Last year in the month of July, Assocham released a report which stated that 42% of Indian employees are suffering from depression. And now, a new report from Edenred-Ipsos Barometer has presented a completely opposite, rosy picture which states that 88% of Indian employees are happy and satisfied at work.
In fact, as per the report, Indians have beaten all other countries (which participated in the survey) when it comes to satisfaction and happiness at work.
The survey was conducted on 14,000 employees across 15 countries: Belgium, Brazil, Chile, China, France, Germany, India, Italy, Japan, Mexico, Poland, Spain, Turkey, the United Kingdom and the United States; and on an average, 7 out of 10 employees are happy in what they are doing at work.
If 88% of Indian employees felt complete ‘happiness’ at work, then in Mexico, 81% employees felt the same while in USA, Chile and Brazil, 71% employees said that they are happy and satisfied.
There were 10 questions pertaining to Environment at Work; Appreciation and Emotions; and surprisingly, India, Chile, Brazil and Mexico (all developing countries) scored highest in emotional well being and emotional happiness at work.
Why these results are a bad precedent for a country like India? We explore two possible reasons:
Indian Employees Have Less Expectations:
Happiness is a massively subjective matter as there exists no clear cut definition of the term – Is the guy who is homeless and surviving on Rs 50 per day more happy or the guy who is earning Rs 1.6 lakh per month but paying installments which consume 80% of his salary more happy?
When it comes to professional environment, then happiness can sometimes be a curse as it simply means that there exists less challenge and motivation to ‘break the barriers’ at work. Happiness can indicate that employers have less expectations from the employee; and employees love the status quo which simply means stagnation, less innovation and less growth.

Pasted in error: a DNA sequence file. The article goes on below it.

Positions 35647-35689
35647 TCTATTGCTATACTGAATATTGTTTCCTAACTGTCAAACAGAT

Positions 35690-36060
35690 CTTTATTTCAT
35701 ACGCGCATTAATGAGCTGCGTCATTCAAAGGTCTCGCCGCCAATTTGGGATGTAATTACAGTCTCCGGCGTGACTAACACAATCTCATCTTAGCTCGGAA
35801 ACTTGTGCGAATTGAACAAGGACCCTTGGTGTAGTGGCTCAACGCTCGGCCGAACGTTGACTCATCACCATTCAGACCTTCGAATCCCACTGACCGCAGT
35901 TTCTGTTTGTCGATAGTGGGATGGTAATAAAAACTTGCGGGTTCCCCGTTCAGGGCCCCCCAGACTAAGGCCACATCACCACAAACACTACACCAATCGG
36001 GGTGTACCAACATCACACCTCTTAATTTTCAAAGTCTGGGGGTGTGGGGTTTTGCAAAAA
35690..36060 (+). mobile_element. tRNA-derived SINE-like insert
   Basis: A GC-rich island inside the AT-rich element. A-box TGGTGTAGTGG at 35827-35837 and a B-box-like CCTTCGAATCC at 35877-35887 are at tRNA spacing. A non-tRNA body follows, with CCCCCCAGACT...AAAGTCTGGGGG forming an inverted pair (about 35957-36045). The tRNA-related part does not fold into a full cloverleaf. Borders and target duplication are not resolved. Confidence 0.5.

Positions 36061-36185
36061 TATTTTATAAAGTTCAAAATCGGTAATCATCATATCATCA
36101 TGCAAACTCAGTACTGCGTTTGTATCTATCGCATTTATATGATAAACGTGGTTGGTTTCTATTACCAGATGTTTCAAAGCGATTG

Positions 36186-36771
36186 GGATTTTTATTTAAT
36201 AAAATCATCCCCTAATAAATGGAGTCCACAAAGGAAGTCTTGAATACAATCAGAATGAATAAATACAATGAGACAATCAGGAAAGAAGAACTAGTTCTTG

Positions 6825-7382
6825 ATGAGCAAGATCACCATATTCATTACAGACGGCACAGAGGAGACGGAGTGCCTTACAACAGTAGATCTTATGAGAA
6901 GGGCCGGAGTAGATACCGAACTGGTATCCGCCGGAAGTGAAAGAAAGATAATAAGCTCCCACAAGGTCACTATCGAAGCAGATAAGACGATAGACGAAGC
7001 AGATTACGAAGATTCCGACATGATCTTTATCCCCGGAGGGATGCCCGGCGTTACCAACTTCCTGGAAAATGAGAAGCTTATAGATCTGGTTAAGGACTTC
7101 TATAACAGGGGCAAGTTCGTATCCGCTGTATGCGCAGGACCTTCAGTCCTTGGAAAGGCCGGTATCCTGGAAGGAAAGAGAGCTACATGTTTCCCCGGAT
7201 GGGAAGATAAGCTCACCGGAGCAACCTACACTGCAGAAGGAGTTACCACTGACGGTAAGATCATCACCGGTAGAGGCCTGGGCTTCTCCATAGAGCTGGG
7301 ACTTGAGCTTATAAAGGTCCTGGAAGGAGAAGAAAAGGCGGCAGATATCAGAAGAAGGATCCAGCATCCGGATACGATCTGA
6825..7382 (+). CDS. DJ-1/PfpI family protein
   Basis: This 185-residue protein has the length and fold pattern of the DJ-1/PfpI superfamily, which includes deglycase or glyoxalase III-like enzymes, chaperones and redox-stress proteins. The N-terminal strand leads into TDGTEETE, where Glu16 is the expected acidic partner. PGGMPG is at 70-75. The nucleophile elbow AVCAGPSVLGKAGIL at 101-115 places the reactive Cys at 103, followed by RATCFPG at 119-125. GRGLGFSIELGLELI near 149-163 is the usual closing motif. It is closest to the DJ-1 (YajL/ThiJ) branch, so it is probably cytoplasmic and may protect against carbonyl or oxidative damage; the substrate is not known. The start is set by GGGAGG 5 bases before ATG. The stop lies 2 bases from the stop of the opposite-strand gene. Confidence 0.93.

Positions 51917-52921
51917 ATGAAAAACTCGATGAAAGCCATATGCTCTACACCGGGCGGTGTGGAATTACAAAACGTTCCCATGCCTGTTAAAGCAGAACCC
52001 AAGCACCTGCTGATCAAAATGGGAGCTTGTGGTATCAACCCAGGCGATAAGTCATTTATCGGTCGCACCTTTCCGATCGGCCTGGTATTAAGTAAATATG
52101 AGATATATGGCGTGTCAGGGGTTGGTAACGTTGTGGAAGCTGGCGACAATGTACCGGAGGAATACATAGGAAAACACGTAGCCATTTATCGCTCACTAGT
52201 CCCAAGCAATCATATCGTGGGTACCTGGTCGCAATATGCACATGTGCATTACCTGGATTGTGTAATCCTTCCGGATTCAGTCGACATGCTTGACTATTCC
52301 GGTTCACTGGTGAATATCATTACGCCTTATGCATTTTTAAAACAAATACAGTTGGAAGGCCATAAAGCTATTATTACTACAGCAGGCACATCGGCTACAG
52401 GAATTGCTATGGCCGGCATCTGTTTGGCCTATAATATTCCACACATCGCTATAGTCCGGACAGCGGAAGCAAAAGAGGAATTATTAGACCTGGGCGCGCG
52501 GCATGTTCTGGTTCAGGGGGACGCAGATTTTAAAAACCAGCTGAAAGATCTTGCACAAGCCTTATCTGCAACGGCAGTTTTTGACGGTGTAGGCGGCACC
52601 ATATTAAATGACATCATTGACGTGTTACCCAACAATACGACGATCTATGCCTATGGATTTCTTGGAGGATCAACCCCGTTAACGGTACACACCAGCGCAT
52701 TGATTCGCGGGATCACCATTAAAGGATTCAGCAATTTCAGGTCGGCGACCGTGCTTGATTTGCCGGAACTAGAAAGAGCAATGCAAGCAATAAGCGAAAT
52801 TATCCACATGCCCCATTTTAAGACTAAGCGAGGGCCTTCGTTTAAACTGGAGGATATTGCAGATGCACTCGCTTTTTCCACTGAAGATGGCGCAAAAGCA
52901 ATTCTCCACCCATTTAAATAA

No wonder 82% of employees intend to switch their jobs within 12 months despite the fact that employers in India overpay their employees and still don’t meet their expectations!
A very interesting data from the study by Edenred-Ipsos Barometer : Just 44% of Japanese employees are happy at work; and we all know how fiercely competitive Japan is when it comes to quality and commitment. Professionalism is compared with life vows there.
Does the result from the survey indicates that Indians are less hungry for success? Does it indirectly suggests us why there are fewer product companies in India, compared to service oriented companies as product means more failure, and when employees are happy, what is the need to experiment and possibly fail?
India Has Less Jobs
Educationalists in India were shocked when they discovered that for the post of a porter at Mumbai Railway station, (also called coolie in Hindi) 253 post graduates and 5 Doctorate holders (MPhil) had applied. A job for which minimum qualification was a 4th class pass, this was indeed a height of desperation.
No, we are not belittling the job of a porter, but at a time when we are talking about India beating China in economic growth, why such a condition arises when such highly qualified persons are applying for porter’s’ job?
Such instances are not rare: 9 lakh PhDs, engineers recently applied for a job of constable in Maharashtra; 34 PhDs and 12,000 engineers scrambled for a job in MP which required 4th class pass qualification; 23 lakh people (with 10% of PhD holders) applied for peon jobs in UP last year.
Will they be ever happy if they get their jobs?
One of the possible reasons why 88% of Indians are happy with their current jobs can be the fact that there are so less jobs in India right now that the participants of the survey found themselves lucky to be in a job in the first place!
If you are a salaried employee, and if you are happy with your job, then do share the secret behind your happiness by commenting right here."Report Says 88% Indian Employees Are Happy At Work; 2 Reasons It’s A Dangerous Precedent",